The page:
Review Summary: "I got a degree/But my felony wont let me get a job/Life is so hard/And just today somebody stole my car and bus don't run my way/I think i'll walk the street today"
Chamillionaire just came out of fu
cking nowhere. This month was supposed to be a battle between Kanye and 50 for both the best and highest selling hip hop album. However, those two pretty much fumbled the ball and instead of really pushing forward, relied on what they’ve been doing for three albums now. But then, the dude who everybody thought had an awesome song in “Ridin’” but was pretty much discardable otherwise, put everything he had into a little album called Ultimate Victory
. The result? A cohesive and complete album in the world of Southern rap.
“The Morning News” and “The Evening News” both play on the same concept of Chamillionaire acting as reporter, giving us a rather unabashed take on current affairs and some tie ins with hip hop. While “The Morning News” is a great opening track and sets up the stage for Chamillionaire’s blunt intelligence (tackling issues such Al Sharpton’s hypocrisy, the giant divide between upper and middle class, and the disowning of educated black people), the real gem here is “The Evening News.” More of an attack than “Morning News” was, it features one of the best verses on the entire album:
We still haven't found Pac's killer, still haven't found Biggie's either,
30 minutes into the case they got tired and took a breather,
Snoop Dogg just got arrested, everyday he get a new subpoena,
Innocent when murder was the case so the prosecution got a middle finger,
Hip-Hop is sweeping the nation, but the contents seem so degrading,
Most rappers got new albums that white kids are anticipating,
If you don't like it on the radio or the television then switch the station,
Flavor Flav get a lot of ratings, Bill O'Reilly somewhere is hating,
Kanye just said WHAT? the president ain't got time for that,
The White House is going to stay white even tho' we know Obama's black,
9/11 was a calculation, and some would say it was a timed attack,
He gave a speech on CNN, "They bombed us, now we're bombing back",
Where the heck is Osama at?
The album isn’t about political discourse for the most part, though. Chamillionaire addresses the main topics every southern rappers got on his mind; money and women. However, it isn’t bragging anymore; instead, he sings about the jealousy hes encountered since he became big time, the backstabbers coming back to him asking for help, and them nappy headed hos. In fact, the song “Industry Groupie,” a hilarious song about how Chamillionaires sick of all those “golddiggers”, “culos,” “strippers,” and any other number of derogative terms for money grubbing women that have been said in the past few years. Its actually one of the most honestly fun songs you’ll hear this year, with “Don't try to lie, Don't try to cry, Ain't nothing more for us to talk about Like Unk said take 2-Steps towards the door and just walk it out”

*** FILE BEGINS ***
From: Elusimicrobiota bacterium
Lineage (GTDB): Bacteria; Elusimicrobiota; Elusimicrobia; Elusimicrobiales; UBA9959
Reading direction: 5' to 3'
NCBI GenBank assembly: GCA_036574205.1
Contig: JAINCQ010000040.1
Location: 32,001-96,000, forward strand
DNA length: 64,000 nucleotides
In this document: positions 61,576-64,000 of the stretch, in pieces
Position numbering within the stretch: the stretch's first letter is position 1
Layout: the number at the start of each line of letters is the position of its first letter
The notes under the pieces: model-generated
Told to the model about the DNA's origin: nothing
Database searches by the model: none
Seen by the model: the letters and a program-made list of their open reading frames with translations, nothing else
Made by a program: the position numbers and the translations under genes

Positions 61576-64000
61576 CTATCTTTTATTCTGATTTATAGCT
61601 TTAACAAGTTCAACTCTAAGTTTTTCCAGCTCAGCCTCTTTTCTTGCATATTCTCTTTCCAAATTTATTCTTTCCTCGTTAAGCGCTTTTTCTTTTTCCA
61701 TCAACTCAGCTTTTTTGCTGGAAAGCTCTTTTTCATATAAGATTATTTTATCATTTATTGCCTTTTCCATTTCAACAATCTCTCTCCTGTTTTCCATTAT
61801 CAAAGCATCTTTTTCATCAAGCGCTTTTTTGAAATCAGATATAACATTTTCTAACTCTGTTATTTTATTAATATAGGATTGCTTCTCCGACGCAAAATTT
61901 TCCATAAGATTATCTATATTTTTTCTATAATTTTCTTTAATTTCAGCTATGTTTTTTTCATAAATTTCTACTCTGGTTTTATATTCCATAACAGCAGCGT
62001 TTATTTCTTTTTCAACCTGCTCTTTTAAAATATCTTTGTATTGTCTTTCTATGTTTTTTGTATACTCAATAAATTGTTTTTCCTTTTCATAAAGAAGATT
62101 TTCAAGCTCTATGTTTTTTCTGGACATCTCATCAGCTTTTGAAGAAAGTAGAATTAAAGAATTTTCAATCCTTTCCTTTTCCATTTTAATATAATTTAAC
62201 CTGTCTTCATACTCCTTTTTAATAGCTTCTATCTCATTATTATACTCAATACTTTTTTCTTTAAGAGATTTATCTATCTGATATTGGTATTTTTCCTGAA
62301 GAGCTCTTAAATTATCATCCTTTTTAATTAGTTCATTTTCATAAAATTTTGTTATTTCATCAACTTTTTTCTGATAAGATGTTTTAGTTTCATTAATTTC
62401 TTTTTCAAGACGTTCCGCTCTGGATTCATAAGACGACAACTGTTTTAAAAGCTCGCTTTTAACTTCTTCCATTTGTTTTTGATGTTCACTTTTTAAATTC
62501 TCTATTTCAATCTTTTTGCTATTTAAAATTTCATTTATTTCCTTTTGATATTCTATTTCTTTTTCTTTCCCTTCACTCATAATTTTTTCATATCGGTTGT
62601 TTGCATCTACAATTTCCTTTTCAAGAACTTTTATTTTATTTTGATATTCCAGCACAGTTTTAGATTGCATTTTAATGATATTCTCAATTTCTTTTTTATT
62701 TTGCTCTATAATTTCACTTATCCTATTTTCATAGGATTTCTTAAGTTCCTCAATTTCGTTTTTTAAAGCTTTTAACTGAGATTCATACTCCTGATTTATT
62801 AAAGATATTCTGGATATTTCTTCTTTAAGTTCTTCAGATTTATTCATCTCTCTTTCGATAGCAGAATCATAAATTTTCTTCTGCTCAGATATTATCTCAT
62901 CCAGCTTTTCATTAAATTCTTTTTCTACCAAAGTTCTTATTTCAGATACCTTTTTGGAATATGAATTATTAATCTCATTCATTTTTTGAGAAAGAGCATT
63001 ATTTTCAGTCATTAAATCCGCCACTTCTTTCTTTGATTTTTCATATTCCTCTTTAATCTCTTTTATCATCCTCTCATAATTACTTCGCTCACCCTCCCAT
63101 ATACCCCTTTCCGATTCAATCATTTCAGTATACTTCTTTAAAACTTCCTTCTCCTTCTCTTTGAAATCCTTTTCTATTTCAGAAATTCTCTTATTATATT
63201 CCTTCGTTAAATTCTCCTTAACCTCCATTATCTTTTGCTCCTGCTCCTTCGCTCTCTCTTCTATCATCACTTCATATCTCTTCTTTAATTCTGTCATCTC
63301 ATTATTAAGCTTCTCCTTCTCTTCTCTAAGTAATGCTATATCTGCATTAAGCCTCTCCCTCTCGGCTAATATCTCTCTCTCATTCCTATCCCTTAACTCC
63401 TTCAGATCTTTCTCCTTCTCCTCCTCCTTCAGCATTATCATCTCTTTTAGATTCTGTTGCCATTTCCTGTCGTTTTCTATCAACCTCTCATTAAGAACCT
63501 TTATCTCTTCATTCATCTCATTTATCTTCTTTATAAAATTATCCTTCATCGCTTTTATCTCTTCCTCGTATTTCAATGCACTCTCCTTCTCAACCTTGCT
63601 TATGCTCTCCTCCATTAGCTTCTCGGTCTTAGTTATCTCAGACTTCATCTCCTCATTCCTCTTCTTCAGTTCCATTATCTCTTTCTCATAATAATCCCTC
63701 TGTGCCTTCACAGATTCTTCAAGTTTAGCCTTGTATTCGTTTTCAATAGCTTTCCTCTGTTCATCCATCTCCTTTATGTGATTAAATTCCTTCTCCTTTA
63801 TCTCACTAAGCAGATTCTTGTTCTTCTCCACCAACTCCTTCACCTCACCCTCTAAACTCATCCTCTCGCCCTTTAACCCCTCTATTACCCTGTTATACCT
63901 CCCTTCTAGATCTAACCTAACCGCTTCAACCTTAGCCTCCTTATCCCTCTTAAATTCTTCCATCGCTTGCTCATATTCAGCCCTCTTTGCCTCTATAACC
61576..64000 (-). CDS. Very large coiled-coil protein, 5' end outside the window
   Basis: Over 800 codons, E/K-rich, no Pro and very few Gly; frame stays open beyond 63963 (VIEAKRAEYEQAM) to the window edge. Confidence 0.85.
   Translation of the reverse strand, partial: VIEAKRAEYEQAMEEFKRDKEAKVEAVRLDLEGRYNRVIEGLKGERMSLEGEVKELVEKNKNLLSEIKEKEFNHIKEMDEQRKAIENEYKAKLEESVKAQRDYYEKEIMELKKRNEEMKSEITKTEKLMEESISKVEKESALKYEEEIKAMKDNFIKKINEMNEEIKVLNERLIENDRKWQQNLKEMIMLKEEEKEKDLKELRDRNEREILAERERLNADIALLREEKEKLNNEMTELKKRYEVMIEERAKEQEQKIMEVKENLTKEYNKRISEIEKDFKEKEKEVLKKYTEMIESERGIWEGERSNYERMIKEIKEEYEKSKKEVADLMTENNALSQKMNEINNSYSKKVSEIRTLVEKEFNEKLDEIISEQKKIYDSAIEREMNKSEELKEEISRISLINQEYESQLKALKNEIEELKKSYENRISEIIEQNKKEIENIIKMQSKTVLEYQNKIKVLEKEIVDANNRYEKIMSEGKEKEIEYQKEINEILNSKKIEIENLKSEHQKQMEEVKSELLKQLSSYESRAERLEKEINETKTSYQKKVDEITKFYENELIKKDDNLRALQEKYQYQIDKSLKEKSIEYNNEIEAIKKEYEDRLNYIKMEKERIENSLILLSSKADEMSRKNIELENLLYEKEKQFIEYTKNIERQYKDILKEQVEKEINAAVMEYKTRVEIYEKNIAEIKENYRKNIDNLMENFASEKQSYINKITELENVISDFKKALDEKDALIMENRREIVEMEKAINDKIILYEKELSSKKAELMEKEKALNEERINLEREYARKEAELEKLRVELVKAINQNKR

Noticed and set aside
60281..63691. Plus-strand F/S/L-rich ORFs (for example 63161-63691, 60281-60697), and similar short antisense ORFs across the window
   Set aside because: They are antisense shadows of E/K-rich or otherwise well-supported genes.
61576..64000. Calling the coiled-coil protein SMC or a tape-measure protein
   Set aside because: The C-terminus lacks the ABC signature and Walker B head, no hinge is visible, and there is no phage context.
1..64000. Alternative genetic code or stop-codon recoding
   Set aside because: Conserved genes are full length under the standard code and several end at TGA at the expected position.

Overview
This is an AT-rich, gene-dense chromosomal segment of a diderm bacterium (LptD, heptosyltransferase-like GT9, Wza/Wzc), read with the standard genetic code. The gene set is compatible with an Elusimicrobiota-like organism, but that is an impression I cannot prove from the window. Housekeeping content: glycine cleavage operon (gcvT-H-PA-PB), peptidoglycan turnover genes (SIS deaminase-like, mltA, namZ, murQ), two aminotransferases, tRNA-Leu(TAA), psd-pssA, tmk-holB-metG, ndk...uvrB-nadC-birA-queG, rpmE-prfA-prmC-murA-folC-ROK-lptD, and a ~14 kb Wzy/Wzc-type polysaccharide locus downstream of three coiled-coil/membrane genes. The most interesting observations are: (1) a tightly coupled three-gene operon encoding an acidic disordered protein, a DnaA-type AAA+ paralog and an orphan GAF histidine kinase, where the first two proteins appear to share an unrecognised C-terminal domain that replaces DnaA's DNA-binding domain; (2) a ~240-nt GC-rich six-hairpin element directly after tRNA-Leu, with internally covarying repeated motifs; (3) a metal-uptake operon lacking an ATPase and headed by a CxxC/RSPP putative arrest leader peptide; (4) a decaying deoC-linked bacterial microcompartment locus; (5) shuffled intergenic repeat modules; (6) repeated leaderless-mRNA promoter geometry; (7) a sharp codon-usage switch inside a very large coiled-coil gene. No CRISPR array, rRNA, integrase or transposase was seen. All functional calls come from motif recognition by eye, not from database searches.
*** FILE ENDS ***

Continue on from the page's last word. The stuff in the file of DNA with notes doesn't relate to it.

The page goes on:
causing multiple laughs from the crowd I was around listening to this with.
There are far too many good tracks to attempt to talk about all of them. Theres the smoothness of “Pimp Mode”, the song which discrowns “P.I.M.P” as the pimp anthem of the new millenium (well, at least to this white guy). “Come Back to the Streets,” the token song about selling out on the album, where Cham announces his dedication to the street and putting down the rappers who shamelessly embrace the high life. Then there iss the completely out of nowhere song “Stuck in the Ghetto.” The emotionally charged song on the album, Tony Henry gives a fantastic performance as an educated black man that through his mistakes is still stuck in the ghetto, but still cant help but love it. It’s the point on the album that it really hits you; Cham hasn’t tried to recreate The Sound of Revenge
at all, and has completely avoided creating another song like Ridin’
Perhaps he should have had included a club banger on here though, instead of one of the few missteps Cham takes. Of course, any collaboration with Lil Wayne is bound to fail, and “Rock Star” is certainly no exception. It’s just a takeoff of all those songs like “Party Like a Rockstar” and any recent Paul Wall song. “I Think I Love You” is a clever song about love for money, but after the novelty wears off its just a generic and under-whelming song about money. Finally, “You Must Be Crazy” just sucks. There iss nothing in particular about it that makes it bad, its just terribly unspecial and sounds more like a 50 Cent song than anything else. Not inherently bad, until you consider it sounds like a song from Curtis
really is Chamillionaire’s victory over everybody else in the game right now. He not only trumps the big names in rap like 50 and Kanye, he even beats out traditional “intellectual” powerhouses like Common and Talib. That’s all without considering “Hip Hop Police” the best song on the album and the first single. A short story about what amounts to pretty much any rapper being blamed for the violence in the streets. Slick Rick makes an ill appearance, and the concept is an encapsulation of the most important message Chamillionaire is trying to send with the album. Hip hop is dying because of unfounded attacks and criticisms, calling hip hop the reason black society is “falling apart” or what have you. It may not hold much weight coming from a white kid who grew up in an almost-okay neighborhood, but the message that hip hop is just a reflection of the streets and not the other way around is the most important thing hip hop music can be saying right now.